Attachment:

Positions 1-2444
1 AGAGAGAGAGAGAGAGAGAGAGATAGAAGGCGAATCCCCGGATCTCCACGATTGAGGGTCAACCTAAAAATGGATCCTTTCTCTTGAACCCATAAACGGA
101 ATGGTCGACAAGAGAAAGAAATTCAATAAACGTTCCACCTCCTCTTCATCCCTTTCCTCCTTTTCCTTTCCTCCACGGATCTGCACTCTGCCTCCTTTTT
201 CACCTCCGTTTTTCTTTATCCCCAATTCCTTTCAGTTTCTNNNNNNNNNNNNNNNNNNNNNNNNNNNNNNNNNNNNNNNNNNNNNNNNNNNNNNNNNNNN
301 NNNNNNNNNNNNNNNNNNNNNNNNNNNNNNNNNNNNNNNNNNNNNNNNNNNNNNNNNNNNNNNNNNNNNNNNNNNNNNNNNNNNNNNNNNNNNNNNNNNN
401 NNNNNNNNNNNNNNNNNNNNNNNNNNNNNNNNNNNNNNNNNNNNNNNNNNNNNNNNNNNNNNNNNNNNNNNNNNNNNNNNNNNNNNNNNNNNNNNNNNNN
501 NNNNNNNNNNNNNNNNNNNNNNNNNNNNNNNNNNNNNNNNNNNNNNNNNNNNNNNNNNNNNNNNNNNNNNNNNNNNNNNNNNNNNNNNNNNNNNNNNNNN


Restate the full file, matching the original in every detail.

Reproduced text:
Positions 1-2444
1 AGAGAGAGAGAGAGAGAGAGAGATAGAAGGCGAATCCCCGGATCTCCACGATTGAGGGTCAACCTAAAAATGGATCCTTTCTCTTGAACCCATAAACGGA
101 ATGGTCGACAAGAGAAAGAAATTCAATAAACGTTCCACCTCCTCTTCATCCCTTTCCTCCTTTTCCTTTCCTCCACGGATCTGCACTCTGCCTCCTTTTT
201 CACCTCCGTTTTTCTTTATCCCCAATTCCTTTCAGTTTCTNNNNNNNNNNNNNNNNNNNNNNNNNNNNNNNNNNNNNNNNNNNNNNNNNNNNNNNNNNNN
301 NNNNNNNNNNNNNNNNNNNNNNNNNNNNNNNNNNNNNNNNNNNNNNNNNNNNNNNNNNNNNNNNNNNNNNNNNNNNNNNNNNNNNNNNNNNNNNNNNNNN
401 NNNNNNNNNNNNNNNNNNNNNNNNNNNNNNNNNNNNNNNNNNNNNNNNNNNNNNNNNNNNNNNNNNNNNNNNNNNNNNNNNNNNNNNNNNNNNNNNNNNN
501 NNNNNNNNNNNNNNNNNNNNNNNNNNNNNNNNNNNNNNNNNNNNNNNNNNNNNNNNNNNNNNNNNNNNNNNNNNNNNNNNNNNNNNNNNNNNNNNNNNNN